edible garden

Best of Both Worlds: Creating an Edible Garden

“Edible Landscaping” is a growing trend across the country. This is the concept of practical integration of food plants within an ornamental or decorative setting. An abundance of edible plants can be incorporated into your landscaping without anyone being the wiser. In other words, plants used for food do not always have to look like the typical vegetable garden. There are many ways to incorporate edible plants that you might not have thought of. Not only can your landscaping look beautiful, but it can save you money and taste good too!


Herbs of various kinds have beautiful colors and textures, and an entire garden area could be devoted to these beauties. How about considering a traditional “Knot Garden” made with herbs? Or use an herb as a low border plant. Herbs can be incorporated into a perennial garden or can be a wise choice in a kitchen garden.

Why not choose Sugar Maples for a few of your shade trees? Who doesn’t love Maple Syrup? And with the considerable cost of a jar of real Maple Syrup, you know you’ll be enjoying your own homemade syrup all the more.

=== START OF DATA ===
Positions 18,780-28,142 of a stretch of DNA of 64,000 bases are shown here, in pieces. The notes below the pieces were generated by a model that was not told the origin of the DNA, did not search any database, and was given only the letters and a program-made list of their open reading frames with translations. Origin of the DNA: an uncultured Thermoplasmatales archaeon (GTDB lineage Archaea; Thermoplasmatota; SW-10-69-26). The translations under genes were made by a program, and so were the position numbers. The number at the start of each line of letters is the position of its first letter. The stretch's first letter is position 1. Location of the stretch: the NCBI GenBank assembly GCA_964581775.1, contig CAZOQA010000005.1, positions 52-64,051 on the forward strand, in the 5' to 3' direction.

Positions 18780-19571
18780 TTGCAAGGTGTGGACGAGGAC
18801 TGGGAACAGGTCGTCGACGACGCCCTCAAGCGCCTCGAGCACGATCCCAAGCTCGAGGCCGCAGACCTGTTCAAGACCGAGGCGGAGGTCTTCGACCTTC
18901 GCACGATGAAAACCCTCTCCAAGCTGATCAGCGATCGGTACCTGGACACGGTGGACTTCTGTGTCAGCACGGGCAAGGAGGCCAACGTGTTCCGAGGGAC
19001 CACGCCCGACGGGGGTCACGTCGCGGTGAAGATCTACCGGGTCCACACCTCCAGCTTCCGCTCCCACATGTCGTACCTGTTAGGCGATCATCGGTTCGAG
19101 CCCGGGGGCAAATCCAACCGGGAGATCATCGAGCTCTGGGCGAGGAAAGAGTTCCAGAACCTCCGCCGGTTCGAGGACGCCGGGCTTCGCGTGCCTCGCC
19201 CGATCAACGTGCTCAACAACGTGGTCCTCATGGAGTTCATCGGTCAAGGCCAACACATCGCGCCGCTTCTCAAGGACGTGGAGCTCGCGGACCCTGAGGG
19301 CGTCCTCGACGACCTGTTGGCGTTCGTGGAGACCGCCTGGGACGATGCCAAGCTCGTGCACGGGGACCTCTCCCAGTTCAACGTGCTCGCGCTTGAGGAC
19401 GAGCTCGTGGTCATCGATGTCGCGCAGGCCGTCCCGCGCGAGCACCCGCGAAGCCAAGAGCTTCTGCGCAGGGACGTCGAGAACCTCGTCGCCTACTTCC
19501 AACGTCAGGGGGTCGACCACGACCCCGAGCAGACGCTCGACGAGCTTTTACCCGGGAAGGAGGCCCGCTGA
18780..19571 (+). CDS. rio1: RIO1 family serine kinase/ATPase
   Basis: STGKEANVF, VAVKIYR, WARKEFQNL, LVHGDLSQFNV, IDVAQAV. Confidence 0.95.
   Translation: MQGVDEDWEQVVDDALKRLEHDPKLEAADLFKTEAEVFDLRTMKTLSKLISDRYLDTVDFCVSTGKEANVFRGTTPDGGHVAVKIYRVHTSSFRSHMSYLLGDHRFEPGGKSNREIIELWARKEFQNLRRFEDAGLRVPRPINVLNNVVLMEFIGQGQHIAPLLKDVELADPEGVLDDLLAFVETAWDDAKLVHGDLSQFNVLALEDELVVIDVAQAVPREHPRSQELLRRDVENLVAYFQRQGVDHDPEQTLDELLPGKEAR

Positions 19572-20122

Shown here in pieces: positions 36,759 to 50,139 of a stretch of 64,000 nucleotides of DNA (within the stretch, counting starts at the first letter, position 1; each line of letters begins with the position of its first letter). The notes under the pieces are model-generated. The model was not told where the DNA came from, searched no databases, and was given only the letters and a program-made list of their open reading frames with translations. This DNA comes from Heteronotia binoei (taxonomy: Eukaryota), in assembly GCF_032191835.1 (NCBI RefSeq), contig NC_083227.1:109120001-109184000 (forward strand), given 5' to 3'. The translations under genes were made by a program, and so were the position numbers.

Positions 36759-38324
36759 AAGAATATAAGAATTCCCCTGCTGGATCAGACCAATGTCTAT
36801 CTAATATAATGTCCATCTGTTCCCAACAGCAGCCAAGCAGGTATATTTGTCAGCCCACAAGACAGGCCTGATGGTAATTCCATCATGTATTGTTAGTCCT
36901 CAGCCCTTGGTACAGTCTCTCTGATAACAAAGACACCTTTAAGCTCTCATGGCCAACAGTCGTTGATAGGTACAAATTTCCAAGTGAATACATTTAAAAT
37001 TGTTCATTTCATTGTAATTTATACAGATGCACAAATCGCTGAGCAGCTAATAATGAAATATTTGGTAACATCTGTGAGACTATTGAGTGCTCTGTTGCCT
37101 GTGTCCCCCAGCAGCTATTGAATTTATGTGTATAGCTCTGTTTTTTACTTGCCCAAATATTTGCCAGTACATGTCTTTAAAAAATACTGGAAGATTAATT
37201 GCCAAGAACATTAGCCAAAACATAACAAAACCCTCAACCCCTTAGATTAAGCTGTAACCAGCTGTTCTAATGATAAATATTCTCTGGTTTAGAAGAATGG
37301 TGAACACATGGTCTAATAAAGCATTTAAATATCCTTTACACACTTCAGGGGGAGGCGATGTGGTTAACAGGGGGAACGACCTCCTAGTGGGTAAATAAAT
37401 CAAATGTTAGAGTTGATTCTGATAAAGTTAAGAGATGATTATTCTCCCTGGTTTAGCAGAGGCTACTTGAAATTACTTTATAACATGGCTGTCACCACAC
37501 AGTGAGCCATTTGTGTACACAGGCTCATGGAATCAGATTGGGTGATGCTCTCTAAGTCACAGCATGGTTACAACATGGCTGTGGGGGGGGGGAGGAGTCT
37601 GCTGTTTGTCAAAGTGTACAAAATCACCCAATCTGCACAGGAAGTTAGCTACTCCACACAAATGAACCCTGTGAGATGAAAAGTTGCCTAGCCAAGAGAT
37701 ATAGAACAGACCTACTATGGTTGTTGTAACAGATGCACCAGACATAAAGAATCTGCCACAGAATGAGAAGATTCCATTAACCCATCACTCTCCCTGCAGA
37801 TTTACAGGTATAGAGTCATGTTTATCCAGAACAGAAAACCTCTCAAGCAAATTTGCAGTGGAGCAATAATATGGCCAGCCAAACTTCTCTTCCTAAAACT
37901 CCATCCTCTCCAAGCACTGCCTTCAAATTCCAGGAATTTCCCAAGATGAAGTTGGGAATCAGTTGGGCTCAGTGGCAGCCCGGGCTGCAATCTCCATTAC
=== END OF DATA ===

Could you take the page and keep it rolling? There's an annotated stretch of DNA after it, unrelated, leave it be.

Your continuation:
If you have a place for some fruit trees, you know how much food these can produce. You can have raw, eating fruit, or make applesauce, or have fruit in the freezer for winter deserts. Not to mention, the delicious jams you could be spreading on your toast all year long.

Blueberries are very ornamental shrubs that do double duty for food production. They also give you a great fall color. What more could you want? There are even varieties that grow very low to the ground, or grow quite tall. They are the perfect plant for edible landscaping. Blueberries are also one of the easiest fruits to freeze. Just wash, dry, place a single layer of them on a cookie sheet in the freezer, and once frozen, put in a freezer container. How easy is that?

Do you have an arbor or a trellis? Why not grow some grape vines? Or, how about growing some hops and try your hand at doing a home brew?

Be aware before you dig into the concept of Edible Landscaping of the work involved with the care of the plants and the work it takes to preserve the food. For example, you may need to be more diligent with some of these plants to prevent diseases and pests, and you will, of course, need to do the harvesting and processing when the plants are ripe. They will mature on their schedule – not yours. If you are willing to do what it takes to get the harvest out of your plants, perhaps the idea of Edible Landscaping is for you. Think about it.

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